Prostheses, pain and sequelae of amputation, as seen by the amputee
H. C. Chadderton *
Results of a survey of 19 organizations belonging to World Veterans Federation indicate that major complaints of amputees include; poor fitting, poor dissemination of knowledge to doctors and amputees regarding new prostheses, lack of opportunity for "input" from amputees at research level and inadequate measures to deal with phantom and stump pain. Suggested improvements by amputees; decrease in weight of prostheses, reduction in maintenance for swing and stance-phase control units, development of recreational prostheses, more frequent checks through use of X-ray and film techniques, particularly during the "break-in" of a new appliance. Older veterans showed increasing concern in regard to development of consequential disabilities arising from amputation; premature arthritic changes in spine and remaining limb, circulatory problems and gastro-intestinal problems due to ingestion of drugs to control pain.
With the co-operation of the World Veterans Federation, information was requested from 19 veteran organizations in 14 countries. Replies were received of varying significance from all. The enquiries were based on a questionnaire, the basic elements of which were:
Weight of the prosthesis. SACH feet versus articulated feet. Wearing of rubber-soled shoes. Cosmetic appearance.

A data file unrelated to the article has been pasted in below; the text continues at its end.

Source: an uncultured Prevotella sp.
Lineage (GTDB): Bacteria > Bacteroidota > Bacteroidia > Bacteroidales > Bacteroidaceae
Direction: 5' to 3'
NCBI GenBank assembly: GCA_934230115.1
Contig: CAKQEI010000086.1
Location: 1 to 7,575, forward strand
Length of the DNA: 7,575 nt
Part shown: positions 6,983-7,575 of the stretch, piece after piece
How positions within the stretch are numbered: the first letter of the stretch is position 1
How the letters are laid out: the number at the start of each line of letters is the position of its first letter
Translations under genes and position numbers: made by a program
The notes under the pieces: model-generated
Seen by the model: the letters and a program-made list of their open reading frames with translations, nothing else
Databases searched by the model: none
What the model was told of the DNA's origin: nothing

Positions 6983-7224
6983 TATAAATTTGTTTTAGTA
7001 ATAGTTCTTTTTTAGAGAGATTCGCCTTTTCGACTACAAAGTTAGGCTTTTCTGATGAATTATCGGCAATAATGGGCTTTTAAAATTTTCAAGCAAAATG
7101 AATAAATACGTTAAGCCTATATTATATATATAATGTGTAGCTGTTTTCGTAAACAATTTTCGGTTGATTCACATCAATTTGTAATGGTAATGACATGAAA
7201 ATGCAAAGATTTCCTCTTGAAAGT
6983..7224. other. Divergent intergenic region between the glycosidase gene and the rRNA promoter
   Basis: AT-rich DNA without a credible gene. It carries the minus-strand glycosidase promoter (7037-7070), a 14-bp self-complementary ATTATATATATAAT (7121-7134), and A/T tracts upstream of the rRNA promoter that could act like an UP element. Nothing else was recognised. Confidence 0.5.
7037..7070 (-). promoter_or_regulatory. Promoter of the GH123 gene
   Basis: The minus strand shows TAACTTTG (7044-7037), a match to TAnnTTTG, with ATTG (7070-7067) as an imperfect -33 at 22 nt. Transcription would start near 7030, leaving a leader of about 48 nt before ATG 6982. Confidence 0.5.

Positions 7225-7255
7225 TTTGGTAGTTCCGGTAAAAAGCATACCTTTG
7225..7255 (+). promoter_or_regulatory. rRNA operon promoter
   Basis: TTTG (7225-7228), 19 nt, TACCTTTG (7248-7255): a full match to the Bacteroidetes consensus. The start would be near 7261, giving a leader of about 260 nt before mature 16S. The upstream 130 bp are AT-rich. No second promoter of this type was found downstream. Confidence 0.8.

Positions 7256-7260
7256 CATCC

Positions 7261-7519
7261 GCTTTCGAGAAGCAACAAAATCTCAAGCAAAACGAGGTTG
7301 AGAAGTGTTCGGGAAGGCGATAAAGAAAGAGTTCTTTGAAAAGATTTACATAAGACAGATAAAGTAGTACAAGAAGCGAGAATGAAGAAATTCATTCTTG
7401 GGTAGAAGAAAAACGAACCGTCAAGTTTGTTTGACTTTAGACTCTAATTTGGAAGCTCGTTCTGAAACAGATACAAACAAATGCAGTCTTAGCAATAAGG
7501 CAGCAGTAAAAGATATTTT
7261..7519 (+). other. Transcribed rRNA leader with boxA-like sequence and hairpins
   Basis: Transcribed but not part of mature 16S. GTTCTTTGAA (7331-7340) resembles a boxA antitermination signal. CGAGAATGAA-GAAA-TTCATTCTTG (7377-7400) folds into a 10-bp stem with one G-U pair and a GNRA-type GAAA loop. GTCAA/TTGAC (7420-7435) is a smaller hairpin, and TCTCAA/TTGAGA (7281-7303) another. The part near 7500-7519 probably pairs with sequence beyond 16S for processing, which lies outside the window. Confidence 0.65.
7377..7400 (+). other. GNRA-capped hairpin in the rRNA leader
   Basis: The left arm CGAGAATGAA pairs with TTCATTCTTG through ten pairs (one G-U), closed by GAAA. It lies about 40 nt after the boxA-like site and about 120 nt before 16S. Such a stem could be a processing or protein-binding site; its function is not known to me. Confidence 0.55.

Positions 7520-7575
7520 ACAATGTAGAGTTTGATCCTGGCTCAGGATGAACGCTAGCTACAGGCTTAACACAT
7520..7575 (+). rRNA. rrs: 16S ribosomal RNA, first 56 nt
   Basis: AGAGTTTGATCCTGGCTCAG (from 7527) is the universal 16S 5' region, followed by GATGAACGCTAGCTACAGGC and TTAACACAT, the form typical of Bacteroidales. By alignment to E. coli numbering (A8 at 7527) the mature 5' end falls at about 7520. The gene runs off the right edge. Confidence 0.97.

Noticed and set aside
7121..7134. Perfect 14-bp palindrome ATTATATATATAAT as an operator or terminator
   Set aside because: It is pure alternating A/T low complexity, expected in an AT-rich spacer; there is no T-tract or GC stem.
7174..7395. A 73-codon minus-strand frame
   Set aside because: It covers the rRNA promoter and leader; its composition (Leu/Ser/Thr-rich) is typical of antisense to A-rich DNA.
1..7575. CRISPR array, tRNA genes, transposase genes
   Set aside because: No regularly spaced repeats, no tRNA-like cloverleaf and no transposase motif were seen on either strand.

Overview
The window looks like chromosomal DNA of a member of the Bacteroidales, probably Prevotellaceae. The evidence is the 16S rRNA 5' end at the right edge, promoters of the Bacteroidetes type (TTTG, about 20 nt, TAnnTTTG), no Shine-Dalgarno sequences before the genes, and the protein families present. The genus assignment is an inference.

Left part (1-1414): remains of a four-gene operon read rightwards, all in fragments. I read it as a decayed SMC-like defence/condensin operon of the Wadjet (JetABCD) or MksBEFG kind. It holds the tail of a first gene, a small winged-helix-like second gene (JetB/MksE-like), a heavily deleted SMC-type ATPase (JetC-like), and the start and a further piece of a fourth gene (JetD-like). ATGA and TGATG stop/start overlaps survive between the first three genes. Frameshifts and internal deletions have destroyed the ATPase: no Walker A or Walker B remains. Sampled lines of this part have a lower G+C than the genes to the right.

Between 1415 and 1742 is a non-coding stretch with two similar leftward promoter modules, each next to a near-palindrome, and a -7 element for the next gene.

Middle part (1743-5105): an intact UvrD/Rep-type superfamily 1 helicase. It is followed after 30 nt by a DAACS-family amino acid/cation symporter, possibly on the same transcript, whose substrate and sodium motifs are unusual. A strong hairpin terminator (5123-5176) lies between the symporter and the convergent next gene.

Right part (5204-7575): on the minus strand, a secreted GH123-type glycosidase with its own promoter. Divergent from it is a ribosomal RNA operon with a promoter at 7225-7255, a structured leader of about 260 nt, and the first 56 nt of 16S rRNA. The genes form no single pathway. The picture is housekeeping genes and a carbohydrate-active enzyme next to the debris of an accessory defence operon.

Soft socket versus hard socket, below-knee. Plug socket versus quadrilateral socket,
above-knee. Swing phase control units, above-knee. Modular versus standard limb.
Münster fitting versus harness.
Wearing of prosthesis, above-elbow.
Do you see yourself in your dreams as an amputee? Psychological effect of dismemberment. Sequelae (medical) of amputations. Recreational limbs.
The replies to the questionnaire were, in the initial stages of review, sent to a computer firm for analysis. It was evident, however, that the response could not be measured in terms of "yes" or "no" and it was recommended that an attempt be made to obtain a "feeling" from the replies which might be useful. Therefore, this survey should not be considered as a fully accurate statement of response and the views herein must be seen in this light.
It seems possible to draw a startling conclusion from the replies concerning comfort. It appears that many amputees were prepared to accept an uncomfortable fit as "part of the game".